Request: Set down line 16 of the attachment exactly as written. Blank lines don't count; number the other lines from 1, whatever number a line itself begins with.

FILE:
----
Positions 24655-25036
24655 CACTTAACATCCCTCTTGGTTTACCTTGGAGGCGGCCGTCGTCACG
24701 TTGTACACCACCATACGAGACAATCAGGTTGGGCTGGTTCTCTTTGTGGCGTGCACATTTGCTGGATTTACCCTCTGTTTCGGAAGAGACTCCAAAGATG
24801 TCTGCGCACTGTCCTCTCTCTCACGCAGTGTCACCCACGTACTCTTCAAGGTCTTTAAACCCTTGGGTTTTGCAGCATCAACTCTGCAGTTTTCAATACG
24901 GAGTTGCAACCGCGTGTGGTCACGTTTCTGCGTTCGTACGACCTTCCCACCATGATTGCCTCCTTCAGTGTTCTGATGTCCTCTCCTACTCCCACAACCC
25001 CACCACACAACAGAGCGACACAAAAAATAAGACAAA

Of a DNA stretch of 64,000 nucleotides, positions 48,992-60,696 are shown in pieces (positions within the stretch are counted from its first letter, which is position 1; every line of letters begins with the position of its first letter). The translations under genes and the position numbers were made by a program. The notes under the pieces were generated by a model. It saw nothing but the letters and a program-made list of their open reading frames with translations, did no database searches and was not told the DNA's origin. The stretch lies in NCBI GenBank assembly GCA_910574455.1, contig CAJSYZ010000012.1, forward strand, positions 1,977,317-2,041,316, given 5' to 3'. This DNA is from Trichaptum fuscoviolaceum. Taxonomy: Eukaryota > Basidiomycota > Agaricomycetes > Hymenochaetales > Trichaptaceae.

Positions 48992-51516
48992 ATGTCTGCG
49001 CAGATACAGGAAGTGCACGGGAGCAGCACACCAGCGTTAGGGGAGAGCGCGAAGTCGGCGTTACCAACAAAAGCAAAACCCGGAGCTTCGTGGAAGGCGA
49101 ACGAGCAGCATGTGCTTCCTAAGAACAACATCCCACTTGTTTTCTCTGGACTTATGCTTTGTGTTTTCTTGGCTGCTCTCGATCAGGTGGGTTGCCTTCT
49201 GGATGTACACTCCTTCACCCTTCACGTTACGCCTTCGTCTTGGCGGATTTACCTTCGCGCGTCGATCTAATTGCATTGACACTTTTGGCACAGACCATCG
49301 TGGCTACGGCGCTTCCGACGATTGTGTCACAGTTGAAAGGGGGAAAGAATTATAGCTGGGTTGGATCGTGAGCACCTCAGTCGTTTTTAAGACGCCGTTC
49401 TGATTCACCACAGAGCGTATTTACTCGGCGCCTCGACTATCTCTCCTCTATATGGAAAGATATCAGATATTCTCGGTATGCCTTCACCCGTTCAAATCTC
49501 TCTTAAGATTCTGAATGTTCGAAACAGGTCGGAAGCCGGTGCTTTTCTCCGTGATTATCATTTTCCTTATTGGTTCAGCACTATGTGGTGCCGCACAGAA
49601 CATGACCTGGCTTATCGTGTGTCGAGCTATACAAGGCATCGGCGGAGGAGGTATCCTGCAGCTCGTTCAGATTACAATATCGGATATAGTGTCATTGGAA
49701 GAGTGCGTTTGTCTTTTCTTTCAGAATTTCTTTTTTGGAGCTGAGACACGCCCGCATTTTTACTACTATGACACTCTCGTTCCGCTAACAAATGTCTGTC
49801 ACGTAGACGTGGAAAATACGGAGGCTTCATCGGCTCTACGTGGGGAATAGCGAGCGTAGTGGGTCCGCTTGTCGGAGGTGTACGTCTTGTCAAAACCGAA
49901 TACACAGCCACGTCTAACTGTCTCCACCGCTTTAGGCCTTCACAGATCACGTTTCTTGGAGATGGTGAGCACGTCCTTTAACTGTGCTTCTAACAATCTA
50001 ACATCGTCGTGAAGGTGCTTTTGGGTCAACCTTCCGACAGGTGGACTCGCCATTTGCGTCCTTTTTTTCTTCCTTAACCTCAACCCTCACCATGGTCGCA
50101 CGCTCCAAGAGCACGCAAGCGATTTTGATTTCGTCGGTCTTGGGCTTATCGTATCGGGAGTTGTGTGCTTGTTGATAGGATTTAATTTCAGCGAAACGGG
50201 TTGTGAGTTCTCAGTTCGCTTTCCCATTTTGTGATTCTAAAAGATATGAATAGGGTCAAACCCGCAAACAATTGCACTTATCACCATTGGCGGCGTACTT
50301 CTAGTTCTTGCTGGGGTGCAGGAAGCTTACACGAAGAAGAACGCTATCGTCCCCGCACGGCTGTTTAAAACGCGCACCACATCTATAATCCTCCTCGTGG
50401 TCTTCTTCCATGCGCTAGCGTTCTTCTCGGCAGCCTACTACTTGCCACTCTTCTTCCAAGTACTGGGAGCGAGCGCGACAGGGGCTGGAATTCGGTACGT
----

49601 CATGACCTGGCTTATCGTGTGTCGAGCTATACAAGGCATCGGCGGAGGAGGTATCCTGCAGCTCGTTCAGATTACAATATCGGATATAGTGTCATTGGAA